In 1998, ground water was being pumped from about 420 production wells in the middle Humboldt River Basin for a variety of uses. Principal uses were for agriculture, industry, mining, municipal, and power plant purposes. This report presents a compilation of the number and types of production wells, areas irrigated by ground water, and ground-water use in 14 hydrographic areas of the middle Humboldt River Basin in 1998.
Annual pumping records for production wells usually are reported to the Nevada Division of Water Resources. However, operators of irrigation wells are not consistently required to report annual pumpage. Daily power-consumption and pump-discharge rates measured at 20 wells during the 1998 irrigation season and total power use at each well were used to estimate the amount of water, in feet of depth, applied to 20 alfalfa fields. These fields include about 10 percent of the total area, 36,700 acres, irrigated with ground water in the middle Humboldt River Basin. In 1998 an average of 2.0 feet of water was applied to 14 fields irrigated using center-pivot sprinkler systems, and an average of 2.6 feet of water was applied to 6 fields irrigated using wheel-line sprinkler systems. A similar approach was used to estimate the amount of water pumped at three wells using pumps powered by diesel engines. The two fields served by these three wells received 3.9 feet of water by flood irrigation during the 1998 irrigation season.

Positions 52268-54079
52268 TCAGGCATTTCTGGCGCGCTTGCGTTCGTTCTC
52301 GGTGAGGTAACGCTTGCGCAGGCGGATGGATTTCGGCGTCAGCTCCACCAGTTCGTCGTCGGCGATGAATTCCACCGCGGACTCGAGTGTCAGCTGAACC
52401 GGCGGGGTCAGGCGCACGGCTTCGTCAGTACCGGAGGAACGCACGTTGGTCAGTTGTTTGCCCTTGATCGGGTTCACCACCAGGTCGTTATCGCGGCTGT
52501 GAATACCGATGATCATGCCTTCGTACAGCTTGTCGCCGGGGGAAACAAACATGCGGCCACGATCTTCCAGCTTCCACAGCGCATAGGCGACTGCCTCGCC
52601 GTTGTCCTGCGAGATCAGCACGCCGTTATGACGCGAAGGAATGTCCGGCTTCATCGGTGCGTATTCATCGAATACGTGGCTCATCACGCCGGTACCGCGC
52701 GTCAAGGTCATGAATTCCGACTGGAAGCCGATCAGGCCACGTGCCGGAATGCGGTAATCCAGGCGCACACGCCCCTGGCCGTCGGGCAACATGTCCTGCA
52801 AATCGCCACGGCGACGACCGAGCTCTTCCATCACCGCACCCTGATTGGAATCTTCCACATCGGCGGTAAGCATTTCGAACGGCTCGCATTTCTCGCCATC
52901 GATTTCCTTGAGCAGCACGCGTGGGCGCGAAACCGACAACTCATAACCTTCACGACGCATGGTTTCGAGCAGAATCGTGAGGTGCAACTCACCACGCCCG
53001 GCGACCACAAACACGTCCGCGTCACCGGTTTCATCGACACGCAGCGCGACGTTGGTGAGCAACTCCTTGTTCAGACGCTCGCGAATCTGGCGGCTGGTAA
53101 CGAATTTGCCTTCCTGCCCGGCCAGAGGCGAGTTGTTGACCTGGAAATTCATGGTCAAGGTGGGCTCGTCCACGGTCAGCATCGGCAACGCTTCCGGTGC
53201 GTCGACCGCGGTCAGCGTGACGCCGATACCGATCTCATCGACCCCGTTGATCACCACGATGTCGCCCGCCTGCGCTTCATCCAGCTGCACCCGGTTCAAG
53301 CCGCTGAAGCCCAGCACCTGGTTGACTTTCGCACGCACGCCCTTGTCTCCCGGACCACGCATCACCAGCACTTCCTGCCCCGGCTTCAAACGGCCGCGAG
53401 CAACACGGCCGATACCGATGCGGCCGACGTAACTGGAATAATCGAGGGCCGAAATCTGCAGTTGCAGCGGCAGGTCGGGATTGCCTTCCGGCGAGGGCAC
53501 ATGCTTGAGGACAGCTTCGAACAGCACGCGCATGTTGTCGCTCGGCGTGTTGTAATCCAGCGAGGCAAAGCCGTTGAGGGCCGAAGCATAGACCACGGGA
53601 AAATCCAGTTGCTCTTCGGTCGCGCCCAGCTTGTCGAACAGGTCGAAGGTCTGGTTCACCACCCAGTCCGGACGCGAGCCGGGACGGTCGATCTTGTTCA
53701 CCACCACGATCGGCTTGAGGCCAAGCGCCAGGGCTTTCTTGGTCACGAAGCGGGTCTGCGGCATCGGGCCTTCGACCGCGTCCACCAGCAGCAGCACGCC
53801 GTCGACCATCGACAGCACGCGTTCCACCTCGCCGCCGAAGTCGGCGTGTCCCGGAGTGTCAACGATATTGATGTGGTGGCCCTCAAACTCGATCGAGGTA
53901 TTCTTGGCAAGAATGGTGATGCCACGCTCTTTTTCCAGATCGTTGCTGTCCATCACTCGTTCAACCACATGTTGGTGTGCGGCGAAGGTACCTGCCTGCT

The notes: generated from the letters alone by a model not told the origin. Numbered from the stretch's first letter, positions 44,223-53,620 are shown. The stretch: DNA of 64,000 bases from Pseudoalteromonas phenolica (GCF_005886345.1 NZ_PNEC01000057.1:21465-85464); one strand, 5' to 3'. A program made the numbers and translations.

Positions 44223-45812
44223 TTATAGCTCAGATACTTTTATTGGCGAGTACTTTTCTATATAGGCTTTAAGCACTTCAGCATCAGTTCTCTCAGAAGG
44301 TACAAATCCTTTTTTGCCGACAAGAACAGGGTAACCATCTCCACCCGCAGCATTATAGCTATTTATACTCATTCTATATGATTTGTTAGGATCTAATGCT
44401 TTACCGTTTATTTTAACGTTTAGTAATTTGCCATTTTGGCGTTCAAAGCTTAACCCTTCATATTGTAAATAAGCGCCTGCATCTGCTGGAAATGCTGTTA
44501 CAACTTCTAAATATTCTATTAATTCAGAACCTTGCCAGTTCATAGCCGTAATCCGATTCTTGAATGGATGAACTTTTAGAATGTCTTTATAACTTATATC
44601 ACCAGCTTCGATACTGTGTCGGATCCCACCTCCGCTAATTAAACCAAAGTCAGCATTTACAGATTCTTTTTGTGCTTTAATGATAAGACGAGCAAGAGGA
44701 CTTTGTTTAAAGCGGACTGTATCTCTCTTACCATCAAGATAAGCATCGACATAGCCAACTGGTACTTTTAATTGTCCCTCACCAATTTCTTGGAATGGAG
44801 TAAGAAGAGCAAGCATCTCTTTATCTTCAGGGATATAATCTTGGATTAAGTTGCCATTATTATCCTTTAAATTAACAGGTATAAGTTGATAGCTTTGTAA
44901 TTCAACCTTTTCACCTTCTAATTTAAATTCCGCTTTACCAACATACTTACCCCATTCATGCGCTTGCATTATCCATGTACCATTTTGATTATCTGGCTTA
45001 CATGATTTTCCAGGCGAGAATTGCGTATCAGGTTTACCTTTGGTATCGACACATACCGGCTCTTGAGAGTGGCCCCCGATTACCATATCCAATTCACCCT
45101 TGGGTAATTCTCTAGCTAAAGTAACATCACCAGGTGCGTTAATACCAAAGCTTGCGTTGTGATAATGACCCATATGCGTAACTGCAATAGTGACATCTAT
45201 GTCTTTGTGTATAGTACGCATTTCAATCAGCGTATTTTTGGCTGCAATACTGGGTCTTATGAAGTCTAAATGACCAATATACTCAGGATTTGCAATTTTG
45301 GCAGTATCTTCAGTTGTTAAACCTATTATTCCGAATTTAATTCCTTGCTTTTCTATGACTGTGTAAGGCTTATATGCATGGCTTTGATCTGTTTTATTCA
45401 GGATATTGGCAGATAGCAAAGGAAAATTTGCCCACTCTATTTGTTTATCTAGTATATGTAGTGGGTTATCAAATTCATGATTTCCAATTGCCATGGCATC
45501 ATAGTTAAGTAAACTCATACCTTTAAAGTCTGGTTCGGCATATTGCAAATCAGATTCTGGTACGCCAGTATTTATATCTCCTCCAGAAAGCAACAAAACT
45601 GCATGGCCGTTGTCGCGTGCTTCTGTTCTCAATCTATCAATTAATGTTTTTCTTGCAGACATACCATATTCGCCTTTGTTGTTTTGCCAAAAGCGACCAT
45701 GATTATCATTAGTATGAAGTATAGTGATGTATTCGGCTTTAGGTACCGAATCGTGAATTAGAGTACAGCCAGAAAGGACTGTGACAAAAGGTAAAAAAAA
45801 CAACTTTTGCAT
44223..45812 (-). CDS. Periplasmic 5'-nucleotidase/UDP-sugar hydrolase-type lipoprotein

The amount of water applied to the fields irrigated by center-pivot and wheel-line irrigation systems during the 1998 irrigation season was less than what would have been applied during a typical irrigation season because late winter and spring precipitation exceeded long-term monthly averages by as much as four times. As a result, the health of crops was affected by over-saturated soils, and most irrigation wells were only used sporadically in the first part of the irrigation season. Power consumption at 19 of the 20 wells in the 1994-97 irrigation seasons was 110 to 235 percent of the power consumption in the 1998 irrigation season. If the amount of water applied to fields during the 1998 irrigation season were adjusted to account for these differences in power consumption, the average amount of water applied to a field during a typical season using center-pivot and wheel-line sprinkler systems would be 3.1 feet and 3.7 feet, respectively.
Total ground water pumped in the middle Humboldt River Basin during 1998 was about 298,000 acre-feet. This pumpage was distributed as follows: 78 percent for mining, 19 percent for irrigation, and 3 percent for industrial, municipal, and power plants combined. Mining pumpage is by far the largest source of ground-water use because several large gold mines have extended below local ground-water levels and the area around each mine must be dewatered in order to maintain a dry and workable mine. Total mining pumpage in 1998 was 233,000 acre-feet, of this total, 23,600 acre-feet was for consumptive use and 209,000 acre-feet was for dewatering eight mines. Excess water from the mines being dewatered was distributed as follows: 74,500 acre-feet was returned to aquifers by infiltration; 33,100 acre-feet was used for irrigation and for consumptive use at two mines and a power plant; 96,700 acre-feet was released to the Humboldt River or one of its tributaries; and 5,260 acre-feet was lost to evaporation.